Seketo is now able to use the sewing machines well to make clothes. ©World Vision Photo/Wesley Koskei.
Seketo is now able to use the sewing machines to make clothes and other items. ©World Vision Photo/Wesley Koskei.

 

The group makes clothes and beaded items that are on high demand from local and international tourists that frequent game parks in the area.

In this time of COVID-19, they have begun making masks so as to allow their community to easily access them at affordable prices.

The group is using their expertise to make masks so as to curb COVID-19 in tjheir community.
The group is using their expertise to make masks so as to curb COVID-19 in their community. ©World Vision Photo.

 

“We are happy that our work is giving us money and also helping the community to prevent the coronavirus disease. People don’t need to travel far to buy masks at high prices,” states Seketo. 

The cost of a facemask in the market is between 100 and 200 Kenya shillings. But the ones produced by the women’s group retail at 50 Kenya Shillings. Members get them at no cost.

 “Right now, we’ve received masks orders from many clients, and we anticipate more in the coming days,” she says.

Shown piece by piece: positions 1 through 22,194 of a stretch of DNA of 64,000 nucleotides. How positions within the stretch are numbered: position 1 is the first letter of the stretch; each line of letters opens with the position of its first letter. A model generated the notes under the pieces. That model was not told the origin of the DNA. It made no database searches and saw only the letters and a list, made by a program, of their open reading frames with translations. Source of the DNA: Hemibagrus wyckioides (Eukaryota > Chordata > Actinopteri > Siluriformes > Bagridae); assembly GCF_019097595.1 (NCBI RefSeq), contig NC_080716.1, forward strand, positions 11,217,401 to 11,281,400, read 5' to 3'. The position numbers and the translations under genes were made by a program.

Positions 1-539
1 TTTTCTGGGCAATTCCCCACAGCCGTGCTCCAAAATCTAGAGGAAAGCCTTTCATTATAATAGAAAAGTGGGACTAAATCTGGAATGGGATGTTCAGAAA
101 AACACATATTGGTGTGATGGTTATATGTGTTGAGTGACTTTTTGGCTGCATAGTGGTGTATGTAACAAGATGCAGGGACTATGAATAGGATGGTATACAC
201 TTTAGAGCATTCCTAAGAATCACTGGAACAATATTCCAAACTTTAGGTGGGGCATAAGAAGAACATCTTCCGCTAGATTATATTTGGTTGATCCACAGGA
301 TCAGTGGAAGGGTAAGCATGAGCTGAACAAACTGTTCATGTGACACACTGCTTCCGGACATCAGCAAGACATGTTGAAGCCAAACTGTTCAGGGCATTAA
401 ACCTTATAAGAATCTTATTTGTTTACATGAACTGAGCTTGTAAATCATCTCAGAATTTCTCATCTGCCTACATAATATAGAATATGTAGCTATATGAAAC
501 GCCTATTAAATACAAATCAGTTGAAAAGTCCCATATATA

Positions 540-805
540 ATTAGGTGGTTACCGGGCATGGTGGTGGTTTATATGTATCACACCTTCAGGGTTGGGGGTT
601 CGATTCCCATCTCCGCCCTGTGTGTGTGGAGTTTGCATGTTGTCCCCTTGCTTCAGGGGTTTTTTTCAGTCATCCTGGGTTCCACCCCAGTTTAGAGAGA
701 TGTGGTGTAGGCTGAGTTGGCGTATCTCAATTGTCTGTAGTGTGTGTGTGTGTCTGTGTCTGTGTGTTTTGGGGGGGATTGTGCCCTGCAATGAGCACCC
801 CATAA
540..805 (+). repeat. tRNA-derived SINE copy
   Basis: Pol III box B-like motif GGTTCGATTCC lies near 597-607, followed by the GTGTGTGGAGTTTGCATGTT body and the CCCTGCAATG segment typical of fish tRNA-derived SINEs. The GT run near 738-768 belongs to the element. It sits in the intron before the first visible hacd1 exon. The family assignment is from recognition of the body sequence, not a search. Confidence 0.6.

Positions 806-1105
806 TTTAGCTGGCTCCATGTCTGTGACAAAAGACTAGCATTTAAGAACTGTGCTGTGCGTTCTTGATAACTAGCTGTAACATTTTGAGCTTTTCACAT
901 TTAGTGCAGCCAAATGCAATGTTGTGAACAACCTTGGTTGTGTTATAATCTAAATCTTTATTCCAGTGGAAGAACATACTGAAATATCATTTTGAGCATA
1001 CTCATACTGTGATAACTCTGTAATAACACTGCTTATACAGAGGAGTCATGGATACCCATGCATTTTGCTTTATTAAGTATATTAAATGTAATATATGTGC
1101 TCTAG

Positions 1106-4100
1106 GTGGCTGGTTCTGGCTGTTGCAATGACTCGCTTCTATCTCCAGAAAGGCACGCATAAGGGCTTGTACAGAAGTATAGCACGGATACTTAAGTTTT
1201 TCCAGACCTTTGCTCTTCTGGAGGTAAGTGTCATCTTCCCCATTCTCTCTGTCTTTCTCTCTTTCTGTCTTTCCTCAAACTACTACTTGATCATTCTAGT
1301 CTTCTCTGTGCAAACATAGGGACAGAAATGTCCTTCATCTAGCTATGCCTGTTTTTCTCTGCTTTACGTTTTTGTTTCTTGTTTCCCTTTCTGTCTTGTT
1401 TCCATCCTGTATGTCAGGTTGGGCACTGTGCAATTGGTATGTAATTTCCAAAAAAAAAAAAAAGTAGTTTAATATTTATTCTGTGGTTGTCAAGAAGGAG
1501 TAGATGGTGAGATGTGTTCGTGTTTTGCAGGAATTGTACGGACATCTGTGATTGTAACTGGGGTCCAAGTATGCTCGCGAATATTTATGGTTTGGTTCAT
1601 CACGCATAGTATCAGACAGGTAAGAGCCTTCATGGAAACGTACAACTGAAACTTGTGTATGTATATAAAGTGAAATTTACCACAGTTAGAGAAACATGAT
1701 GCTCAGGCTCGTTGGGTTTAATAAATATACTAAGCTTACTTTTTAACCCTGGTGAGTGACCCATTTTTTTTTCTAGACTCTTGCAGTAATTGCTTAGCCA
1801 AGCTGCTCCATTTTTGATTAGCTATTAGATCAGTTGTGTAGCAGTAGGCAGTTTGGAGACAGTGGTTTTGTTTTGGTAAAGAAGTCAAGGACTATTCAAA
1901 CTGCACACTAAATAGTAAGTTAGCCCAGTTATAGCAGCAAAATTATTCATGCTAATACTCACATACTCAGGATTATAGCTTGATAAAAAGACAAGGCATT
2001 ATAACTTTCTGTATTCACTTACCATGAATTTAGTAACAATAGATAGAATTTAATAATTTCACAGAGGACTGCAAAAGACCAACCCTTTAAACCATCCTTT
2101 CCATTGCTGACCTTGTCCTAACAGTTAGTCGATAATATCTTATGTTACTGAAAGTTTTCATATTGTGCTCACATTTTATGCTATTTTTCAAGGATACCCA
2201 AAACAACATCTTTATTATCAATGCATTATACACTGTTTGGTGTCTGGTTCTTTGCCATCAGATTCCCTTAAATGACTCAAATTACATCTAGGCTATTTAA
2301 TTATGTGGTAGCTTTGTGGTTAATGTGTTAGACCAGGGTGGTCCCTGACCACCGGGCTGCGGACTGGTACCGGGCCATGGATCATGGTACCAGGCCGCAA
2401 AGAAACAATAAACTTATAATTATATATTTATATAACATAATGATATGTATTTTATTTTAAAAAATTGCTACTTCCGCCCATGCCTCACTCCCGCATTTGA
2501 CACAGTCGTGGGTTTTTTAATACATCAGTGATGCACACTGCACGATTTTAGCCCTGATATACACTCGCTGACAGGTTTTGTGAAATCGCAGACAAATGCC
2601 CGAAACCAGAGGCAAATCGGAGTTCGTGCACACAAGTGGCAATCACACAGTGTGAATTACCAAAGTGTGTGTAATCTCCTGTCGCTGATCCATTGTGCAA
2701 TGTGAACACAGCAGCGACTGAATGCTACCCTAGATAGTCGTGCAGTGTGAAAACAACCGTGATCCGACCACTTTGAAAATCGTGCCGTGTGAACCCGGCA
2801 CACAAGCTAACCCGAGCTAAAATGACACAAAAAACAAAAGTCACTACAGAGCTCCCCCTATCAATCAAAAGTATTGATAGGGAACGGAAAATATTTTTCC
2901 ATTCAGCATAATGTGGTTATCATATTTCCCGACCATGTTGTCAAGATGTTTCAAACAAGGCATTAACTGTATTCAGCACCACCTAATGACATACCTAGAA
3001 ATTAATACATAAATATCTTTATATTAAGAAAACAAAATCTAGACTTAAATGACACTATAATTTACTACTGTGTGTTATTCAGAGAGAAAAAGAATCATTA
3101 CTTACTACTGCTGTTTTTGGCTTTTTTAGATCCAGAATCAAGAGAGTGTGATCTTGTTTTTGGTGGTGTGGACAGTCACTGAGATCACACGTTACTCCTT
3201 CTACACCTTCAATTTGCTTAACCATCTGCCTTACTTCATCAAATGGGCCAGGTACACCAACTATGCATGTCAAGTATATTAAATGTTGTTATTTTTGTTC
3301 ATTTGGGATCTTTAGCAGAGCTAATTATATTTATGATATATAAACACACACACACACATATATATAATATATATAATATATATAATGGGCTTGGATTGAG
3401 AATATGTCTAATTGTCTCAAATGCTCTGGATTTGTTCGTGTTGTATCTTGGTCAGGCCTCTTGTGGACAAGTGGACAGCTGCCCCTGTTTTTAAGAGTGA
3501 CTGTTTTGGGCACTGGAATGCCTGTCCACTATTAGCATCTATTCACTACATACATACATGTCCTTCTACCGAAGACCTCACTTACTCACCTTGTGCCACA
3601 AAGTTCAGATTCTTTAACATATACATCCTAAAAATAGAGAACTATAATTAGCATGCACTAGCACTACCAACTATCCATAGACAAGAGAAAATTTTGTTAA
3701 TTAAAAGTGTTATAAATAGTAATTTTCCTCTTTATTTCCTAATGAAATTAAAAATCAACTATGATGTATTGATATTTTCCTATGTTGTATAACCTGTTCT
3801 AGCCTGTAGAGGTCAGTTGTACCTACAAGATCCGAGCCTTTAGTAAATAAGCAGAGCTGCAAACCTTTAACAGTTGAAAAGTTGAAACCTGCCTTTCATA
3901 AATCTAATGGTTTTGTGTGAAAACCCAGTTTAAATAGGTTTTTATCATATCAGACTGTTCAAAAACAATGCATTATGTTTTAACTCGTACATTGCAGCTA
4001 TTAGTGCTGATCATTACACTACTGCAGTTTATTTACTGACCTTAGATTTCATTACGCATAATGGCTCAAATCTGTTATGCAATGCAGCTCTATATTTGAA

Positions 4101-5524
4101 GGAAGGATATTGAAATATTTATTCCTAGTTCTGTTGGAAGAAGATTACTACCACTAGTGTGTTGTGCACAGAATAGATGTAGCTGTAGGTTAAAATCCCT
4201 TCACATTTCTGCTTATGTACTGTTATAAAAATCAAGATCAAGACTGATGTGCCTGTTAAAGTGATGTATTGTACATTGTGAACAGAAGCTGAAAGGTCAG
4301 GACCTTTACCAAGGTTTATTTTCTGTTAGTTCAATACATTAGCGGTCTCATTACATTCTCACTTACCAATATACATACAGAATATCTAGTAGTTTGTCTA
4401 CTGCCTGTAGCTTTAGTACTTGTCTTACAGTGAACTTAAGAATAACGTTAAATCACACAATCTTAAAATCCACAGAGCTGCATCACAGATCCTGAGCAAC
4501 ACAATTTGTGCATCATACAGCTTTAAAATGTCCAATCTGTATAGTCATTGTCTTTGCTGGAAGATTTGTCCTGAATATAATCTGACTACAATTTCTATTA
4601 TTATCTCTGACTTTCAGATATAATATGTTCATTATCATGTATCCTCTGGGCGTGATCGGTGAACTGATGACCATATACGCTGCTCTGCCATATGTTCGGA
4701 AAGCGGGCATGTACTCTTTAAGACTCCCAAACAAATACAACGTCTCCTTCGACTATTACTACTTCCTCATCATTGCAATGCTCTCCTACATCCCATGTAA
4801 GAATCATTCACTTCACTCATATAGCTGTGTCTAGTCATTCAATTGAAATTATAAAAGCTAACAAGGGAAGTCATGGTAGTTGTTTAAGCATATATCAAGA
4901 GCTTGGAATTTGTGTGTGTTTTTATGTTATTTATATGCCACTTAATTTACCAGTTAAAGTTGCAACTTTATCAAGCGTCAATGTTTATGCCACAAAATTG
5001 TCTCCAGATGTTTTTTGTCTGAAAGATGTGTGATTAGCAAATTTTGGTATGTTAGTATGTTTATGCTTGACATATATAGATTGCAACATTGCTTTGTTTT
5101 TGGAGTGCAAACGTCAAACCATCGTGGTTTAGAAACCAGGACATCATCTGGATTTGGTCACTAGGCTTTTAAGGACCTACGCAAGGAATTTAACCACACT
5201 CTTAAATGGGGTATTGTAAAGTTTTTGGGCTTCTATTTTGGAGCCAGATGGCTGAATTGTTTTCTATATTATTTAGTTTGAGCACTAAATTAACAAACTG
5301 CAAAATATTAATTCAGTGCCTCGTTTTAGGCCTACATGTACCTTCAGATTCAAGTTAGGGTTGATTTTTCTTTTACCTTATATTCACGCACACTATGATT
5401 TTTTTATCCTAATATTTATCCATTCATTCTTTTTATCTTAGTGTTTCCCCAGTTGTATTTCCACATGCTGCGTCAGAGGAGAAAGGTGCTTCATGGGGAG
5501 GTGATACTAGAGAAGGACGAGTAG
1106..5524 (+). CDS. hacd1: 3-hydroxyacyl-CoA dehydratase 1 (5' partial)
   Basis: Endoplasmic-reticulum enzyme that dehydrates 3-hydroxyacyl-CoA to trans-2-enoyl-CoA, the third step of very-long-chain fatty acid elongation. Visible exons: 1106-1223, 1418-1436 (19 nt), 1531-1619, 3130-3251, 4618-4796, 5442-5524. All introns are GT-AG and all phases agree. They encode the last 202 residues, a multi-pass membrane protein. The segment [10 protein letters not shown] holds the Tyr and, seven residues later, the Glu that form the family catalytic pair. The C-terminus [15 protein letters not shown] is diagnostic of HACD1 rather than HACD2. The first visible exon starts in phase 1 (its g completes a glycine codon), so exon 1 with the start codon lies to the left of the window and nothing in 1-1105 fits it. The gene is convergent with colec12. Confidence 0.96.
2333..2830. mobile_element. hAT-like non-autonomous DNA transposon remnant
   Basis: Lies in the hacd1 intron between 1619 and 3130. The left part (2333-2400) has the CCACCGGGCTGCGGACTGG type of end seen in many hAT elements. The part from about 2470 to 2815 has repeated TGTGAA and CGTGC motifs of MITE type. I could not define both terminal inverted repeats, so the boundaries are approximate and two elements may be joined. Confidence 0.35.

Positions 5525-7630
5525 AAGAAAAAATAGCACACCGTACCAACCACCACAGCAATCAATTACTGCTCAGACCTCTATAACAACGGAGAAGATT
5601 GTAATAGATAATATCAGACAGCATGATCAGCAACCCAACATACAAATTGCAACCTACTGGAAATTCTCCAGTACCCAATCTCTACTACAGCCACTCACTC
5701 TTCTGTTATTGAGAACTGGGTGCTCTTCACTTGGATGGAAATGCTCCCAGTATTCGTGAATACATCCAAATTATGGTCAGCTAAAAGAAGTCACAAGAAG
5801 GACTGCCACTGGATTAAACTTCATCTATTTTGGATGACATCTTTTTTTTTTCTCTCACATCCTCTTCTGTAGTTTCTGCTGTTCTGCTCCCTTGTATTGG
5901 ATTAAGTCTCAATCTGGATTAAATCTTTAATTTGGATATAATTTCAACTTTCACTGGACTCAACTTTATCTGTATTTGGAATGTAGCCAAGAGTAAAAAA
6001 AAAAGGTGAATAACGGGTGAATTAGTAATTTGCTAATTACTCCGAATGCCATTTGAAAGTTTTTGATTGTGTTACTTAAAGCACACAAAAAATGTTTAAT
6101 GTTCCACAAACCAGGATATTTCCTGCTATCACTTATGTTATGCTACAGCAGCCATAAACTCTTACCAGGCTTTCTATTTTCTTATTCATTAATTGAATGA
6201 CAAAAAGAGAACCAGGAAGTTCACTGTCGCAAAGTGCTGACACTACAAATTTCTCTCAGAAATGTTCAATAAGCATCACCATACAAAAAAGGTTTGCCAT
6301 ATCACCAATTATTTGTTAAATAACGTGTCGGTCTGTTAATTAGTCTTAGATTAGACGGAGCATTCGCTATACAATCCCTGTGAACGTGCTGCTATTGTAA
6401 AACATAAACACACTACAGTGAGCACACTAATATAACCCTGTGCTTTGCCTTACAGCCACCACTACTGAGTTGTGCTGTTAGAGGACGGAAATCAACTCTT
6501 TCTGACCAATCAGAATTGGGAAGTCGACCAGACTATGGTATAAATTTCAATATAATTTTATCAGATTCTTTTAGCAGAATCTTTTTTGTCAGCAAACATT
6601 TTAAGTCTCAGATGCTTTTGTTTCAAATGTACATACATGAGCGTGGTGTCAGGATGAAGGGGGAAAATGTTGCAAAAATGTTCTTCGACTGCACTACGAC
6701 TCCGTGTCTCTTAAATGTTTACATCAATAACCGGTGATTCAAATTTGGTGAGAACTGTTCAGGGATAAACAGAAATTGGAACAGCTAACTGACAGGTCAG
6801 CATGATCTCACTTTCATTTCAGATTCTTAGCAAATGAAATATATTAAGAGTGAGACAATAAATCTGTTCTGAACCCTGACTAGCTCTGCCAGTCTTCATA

Aside from the masks, the Chui Mama women’s group has also taken it upon themselves to address menstrual health hygiene challenges affecting girls in the community.

“We are making cloth pads to help our girls since families cannot afford to buy regular pads. Before, many girls here would miss school while on their periods. They feared soiling their clothes and getting embarrassed. But that has now changed, because of the pads we make,” says Seketo.

Girls receiving cloth pads made for them by the Chui Mama Women's Group.
Girls receiving cloth pads made for them by the Chui Mama Women's Group.©World Vision Photo.

 

With their newly acquired sewing machines, the group has so far made, and distributed over 700 cloth pads to different schools and homes in their community.

Seketo notes that comparing her business venture with the previous ones she undertook, is like likening day and night.

“I see a big difference because I used to make money by destroying the environment and breaking the law to make illicit brew. But now I am doing something legal.”